Thomas Campbell

David Carey, in "The Mansion of the Poets" Beauties of the Modern Poets (1820) xv-xvi.

The first that drew my attention and admiration was a bard of prepossessing appearance, whose countenance beamed with the fire of intellect, and expressed delightful anticipations of the treasures of hope. The charms of his composition I found to be a spell, which served to reader a few wild aberrations from the beaten paths of his predecessors and contemporaries, only appear like so many spots of wild and romantic scenery interspersed over the surface of a rich, verdant, and placid lawn. Sublimity as well as pathos were the characteristics of his muse, and the fire and zeal with which he espoused the cause of liberty and of man, elicited thunders of applause from the judges.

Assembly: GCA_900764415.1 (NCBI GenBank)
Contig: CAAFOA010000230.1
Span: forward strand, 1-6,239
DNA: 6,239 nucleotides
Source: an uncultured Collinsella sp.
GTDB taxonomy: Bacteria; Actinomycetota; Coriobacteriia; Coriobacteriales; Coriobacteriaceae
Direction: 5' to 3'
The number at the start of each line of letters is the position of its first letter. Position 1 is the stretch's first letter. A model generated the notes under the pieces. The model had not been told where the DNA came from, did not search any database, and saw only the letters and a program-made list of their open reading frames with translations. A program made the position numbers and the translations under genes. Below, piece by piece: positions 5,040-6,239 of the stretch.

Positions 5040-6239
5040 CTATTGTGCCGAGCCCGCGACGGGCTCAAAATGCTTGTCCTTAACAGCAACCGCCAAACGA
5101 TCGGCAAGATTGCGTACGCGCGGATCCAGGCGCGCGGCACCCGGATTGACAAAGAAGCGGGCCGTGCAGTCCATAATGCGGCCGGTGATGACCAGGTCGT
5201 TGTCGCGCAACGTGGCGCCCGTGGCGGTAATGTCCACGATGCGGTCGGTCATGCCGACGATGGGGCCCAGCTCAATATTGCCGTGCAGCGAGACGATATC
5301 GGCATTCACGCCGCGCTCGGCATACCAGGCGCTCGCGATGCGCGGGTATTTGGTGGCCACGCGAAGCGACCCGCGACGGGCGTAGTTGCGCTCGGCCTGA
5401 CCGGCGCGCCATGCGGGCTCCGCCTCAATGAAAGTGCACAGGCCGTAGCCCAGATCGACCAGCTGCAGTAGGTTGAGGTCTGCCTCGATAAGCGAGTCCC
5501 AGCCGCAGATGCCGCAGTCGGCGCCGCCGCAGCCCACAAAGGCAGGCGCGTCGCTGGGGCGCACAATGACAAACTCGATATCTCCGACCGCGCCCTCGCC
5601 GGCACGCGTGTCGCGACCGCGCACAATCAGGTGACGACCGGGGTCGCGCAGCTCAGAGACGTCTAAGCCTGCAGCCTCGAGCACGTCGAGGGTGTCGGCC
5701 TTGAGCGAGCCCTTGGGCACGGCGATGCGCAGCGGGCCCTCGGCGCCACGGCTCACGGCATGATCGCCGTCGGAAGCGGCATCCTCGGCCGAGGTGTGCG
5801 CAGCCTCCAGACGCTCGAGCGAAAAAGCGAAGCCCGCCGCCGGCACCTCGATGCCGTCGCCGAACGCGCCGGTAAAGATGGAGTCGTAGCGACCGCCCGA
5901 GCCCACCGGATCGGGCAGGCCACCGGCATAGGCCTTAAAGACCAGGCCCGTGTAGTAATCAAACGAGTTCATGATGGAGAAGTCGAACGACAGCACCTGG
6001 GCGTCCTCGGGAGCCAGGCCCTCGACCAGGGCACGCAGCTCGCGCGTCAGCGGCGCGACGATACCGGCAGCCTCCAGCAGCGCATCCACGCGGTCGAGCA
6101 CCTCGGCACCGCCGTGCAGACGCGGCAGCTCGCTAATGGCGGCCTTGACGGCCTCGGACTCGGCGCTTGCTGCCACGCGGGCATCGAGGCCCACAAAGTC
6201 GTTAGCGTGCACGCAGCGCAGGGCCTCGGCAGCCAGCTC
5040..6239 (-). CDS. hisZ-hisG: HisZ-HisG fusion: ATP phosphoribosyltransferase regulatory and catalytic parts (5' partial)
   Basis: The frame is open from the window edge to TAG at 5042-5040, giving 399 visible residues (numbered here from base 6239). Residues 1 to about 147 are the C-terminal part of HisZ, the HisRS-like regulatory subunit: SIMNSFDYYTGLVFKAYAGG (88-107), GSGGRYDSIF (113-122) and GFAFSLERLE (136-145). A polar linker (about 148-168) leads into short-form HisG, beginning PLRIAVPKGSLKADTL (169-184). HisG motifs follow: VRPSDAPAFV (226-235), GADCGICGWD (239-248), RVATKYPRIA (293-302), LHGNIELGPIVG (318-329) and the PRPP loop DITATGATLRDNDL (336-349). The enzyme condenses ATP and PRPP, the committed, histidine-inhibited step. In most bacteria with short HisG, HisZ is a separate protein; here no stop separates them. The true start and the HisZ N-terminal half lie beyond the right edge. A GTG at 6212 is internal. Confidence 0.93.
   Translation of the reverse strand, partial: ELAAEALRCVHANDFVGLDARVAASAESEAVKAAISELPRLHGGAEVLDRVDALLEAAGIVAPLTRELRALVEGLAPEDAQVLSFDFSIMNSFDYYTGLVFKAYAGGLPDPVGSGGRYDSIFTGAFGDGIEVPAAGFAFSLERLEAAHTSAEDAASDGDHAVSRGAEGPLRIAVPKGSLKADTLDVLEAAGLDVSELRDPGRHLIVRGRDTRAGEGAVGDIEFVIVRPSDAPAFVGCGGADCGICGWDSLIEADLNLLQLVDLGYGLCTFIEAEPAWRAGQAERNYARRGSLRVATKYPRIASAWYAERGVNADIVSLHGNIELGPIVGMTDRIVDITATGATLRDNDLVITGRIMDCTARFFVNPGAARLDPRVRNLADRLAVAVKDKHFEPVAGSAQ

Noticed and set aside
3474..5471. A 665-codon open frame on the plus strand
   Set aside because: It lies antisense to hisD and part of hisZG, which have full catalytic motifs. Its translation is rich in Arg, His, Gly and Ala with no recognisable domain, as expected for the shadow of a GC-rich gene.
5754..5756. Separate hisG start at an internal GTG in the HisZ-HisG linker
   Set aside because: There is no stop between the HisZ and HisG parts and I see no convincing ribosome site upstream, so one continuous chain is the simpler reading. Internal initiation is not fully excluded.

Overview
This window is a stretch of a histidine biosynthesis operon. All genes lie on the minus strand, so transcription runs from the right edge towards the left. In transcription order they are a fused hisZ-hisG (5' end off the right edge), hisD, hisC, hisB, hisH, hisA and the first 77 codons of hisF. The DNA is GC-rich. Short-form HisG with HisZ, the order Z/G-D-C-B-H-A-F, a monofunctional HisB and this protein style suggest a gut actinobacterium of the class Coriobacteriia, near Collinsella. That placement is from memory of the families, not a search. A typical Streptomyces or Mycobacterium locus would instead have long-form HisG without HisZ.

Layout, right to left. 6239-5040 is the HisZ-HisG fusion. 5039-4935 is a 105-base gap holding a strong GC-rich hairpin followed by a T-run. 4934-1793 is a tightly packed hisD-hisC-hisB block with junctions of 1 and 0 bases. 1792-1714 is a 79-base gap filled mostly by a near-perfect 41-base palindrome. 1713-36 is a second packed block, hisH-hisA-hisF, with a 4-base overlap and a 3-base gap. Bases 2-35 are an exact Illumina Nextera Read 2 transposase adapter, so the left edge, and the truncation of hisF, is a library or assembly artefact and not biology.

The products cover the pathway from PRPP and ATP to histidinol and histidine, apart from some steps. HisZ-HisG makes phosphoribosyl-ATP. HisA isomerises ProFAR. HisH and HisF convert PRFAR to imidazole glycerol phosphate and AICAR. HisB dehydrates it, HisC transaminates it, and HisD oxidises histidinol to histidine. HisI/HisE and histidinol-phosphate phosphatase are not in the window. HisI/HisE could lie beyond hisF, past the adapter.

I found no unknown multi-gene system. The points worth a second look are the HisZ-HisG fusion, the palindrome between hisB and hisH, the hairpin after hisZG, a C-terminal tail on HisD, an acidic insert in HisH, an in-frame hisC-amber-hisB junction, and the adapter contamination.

I remarked that the eloquent and impassioned manner in which he recited his own compositions, was infinitely superior to that of many authors, who are generally incapable of doing justice to their own lucubrations in this respect. His votive offering at the shrine of taste and judgment, though short, was universally applauded, and a laurel crown of perennial green was awarded to him, with which he modestly withdrew into the shade of retirement. This successful candidate I found to be CAMPBELL, the Bard of Hope.